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12 of 12 people found the following review helpful By rick walker on February 15, 2000
Format: VHS Tape
this documentary is great for the simple fact that you get to watch and hear janis perform and be interviewed. Its all we have. It true however that there is no insight into her personal or professional problems,and some of the vocals are strained beyond all reasonable limits. At one point during a concert in canada,she actually stumbles on stage,clearly drunk. But all told,i have watched it 7 times and love it despite its shortcomings. I have to reccomend it highly if only because we have no other film/documentary focusing only on Joplin. Last words on subject,there are some astonishing performances here. buy it.
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17 of 19 people found the following review helpful By John R. Kessler on August 4, 2001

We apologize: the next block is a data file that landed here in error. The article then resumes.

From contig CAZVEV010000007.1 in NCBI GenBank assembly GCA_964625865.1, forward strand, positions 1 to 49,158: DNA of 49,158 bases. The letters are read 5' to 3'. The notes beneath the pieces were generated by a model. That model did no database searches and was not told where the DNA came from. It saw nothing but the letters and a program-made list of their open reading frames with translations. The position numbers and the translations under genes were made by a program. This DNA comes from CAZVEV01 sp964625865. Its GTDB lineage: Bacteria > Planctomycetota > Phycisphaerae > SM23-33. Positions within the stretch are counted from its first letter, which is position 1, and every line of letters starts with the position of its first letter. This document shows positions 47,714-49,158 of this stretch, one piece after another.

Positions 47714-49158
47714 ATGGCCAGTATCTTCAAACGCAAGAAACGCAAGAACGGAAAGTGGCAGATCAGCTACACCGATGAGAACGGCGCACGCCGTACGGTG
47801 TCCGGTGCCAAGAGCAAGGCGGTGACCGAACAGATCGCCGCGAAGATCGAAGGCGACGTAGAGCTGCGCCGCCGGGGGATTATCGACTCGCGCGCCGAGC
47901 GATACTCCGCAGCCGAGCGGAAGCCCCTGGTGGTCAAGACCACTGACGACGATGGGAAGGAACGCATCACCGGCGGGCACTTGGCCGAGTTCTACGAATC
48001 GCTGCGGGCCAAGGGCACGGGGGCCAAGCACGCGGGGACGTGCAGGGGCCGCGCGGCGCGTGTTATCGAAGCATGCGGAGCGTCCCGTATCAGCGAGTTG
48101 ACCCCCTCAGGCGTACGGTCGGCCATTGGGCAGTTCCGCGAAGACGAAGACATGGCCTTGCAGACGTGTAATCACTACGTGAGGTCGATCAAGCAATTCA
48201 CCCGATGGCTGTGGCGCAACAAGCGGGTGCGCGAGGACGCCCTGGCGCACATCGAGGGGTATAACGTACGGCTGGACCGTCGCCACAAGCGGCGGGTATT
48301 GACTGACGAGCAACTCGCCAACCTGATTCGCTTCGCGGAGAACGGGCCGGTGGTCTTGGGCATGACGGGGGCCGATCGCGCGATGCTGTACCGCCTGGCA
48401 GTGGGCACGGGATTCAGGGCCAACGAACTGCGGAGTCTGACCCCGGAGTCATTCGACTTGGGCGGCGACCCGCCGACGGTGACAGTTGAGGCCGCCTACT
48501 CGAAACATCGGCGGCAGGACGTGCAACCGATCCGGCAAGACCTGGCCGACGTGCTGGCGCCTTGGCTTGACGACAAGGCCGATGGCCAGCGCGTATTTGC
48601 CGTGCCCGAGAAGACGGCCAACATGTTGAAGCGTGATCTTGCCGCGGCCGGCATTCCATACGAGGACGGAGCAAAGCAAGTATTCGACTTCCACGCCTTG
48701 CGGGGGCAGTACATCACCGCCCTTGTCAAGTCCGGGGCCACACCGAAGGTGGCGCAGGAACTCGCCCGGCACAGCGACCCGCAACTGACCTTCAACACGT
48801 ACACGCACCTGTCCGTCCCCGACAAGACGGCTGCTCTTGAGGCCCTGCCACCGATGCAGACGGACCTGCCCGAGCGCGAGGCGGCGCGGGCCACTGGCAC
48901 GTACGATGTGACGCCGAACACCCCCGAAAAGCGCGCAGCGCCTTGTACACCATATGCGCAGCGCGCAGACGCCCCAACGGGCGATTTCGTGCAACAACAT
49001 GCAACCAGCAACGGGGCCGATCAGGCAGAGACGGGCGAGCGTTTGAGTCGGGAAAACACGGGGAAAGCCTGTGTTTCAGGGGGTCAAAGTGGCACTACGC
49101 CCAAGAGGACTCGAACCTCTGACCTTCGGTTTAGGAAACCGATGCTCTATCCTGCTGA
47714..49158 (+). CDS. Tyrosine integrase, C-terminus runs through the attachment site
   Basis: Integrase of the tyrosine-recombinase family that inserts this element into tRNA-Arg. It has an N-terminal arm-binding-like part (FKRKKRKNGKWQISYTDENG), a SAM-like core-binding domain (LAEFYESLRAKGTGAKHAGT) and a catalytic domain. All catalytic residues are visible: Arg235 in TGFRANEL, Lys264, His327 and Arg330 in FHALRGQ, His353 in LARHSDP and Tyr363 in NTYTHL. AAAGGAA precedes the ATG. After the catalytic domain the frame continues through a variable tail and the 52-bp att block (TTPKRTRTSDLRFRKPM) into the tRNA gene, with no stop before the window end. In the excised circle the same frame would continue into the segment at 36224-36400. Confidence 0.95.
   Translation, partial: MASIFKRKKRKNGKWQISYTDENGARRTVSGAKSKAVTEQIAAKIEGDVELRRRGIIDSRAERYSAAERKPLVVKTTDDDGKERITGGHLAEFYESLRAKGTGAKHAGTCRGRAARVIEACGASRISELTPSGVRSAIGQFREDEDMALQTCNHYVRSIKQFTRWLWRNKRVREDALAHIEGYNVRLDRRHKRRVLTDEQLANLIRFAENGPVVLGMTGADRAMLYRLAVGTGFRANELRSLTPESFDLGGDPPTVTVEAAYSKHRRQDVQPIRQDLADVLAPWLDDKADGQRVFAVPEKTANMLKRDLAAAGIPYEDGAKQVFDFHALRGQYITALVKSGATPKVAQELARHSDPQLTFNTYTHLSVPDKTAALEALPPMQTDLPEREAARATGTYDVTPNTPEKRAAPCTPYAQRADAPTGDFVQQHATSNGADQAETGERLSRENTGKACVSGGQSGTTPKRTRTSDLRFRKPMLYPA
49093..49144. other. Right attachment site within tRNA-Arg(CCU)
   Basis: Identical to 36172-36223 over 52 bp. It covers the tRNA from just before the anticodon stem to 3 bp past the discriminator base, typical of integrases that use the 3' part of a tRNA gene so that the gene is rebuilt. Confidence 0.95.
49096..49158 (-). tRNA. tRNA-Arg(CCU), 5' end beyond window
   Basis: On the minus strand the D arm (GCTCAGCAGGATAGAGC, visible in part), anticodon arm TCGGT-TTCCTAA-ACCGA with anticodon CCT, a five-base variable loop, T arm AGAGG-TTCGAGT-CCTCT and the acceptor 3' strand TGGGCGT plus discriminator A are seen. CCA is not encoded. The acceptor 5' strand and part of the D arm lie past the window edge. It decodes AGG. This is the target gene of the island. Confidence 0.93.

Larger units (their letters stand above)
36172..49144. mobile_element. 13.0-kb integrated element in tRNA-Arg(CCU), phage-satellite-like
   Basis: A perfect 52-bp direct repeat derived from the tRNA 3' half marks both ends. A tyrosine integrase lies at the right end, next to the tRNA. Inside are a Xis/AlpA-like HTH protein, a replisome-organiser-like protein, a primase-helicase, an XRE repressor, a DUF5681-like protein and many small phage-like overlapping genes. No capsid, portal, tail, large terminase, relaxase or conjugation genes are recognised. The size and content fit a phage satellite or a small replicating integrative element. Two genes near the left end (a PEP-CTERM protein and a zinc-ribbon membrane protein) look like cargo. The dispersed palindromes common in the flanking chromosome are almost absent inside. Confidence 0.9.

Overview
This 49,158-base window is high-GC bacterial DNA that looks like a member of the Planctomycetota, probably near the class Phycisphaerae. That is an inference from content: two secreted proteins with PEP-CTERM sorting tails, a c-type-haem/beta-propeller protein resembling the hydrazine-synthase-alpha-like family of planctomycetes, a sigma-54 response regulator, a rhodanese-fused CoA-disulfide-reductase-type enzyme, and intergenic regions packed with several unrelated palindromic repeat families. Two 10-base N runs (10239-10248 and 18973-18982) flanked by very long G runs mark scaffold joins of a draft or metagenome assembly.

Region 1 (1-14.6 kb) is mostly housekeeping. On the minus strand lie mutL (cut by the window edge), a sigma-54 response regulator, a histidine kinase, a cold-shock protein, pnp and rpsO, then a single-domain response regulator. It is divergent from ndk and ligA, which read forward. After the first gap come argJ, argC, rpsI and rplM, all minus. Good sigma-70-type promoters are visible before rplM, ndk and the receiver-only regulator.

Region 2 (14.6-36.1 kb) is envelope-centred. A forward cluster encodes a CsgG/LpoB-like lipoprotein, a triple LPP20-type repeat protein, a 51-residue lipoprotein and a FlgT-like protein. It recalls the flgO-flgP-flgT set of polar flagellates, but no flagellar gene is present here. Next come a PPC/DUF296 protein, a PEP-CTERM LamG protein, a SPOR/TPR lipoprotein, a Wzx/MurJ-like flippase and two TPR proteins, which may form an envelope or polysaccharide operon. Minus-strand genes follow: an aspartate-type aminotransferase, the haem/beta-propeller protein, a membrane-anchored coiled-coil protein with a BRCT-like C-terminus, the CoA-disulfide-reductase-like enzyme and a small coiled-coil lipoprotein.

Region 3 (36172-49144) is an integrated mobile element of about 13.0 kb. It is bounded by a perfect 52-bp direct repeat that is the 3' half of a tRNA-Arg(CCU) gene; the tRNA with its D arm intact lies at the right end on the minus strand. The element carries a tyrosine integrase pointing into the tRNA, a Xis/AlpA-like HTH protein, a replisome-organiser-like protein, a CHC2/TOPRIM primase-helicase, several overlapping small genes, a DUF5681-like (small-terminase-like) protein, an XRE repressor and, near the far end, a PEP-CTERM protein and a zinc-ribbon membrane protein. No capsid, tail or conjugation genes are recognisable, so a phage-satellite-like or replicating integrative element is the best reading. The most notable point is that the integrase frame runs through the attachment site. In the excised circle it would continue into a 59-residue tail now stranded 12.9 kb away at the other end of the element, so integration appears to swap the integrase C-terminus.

Format: VHS Tape
I come from my first viewing of this film with an idea of why Janis' spirit is so troubling for many who shared the period with her.
The interviews:
One first notices how uptight, repressed, and dated the interviewers dress and act. I doubt they were reacting to Janis' persona or reputation. They and many of their viewers were just that way. Cavett's outfit is laughable (and Janis does so). Questions were mostly inane but Janis generally rises above them to give us a clear view of who she is. Except at the reunion, she is completely at ease.
Did you know that Dick Cavett is still on the air, announcing for the Detroit Symphony's broadcasts? Wouldn't you like to ask him about the interview?
The reunion: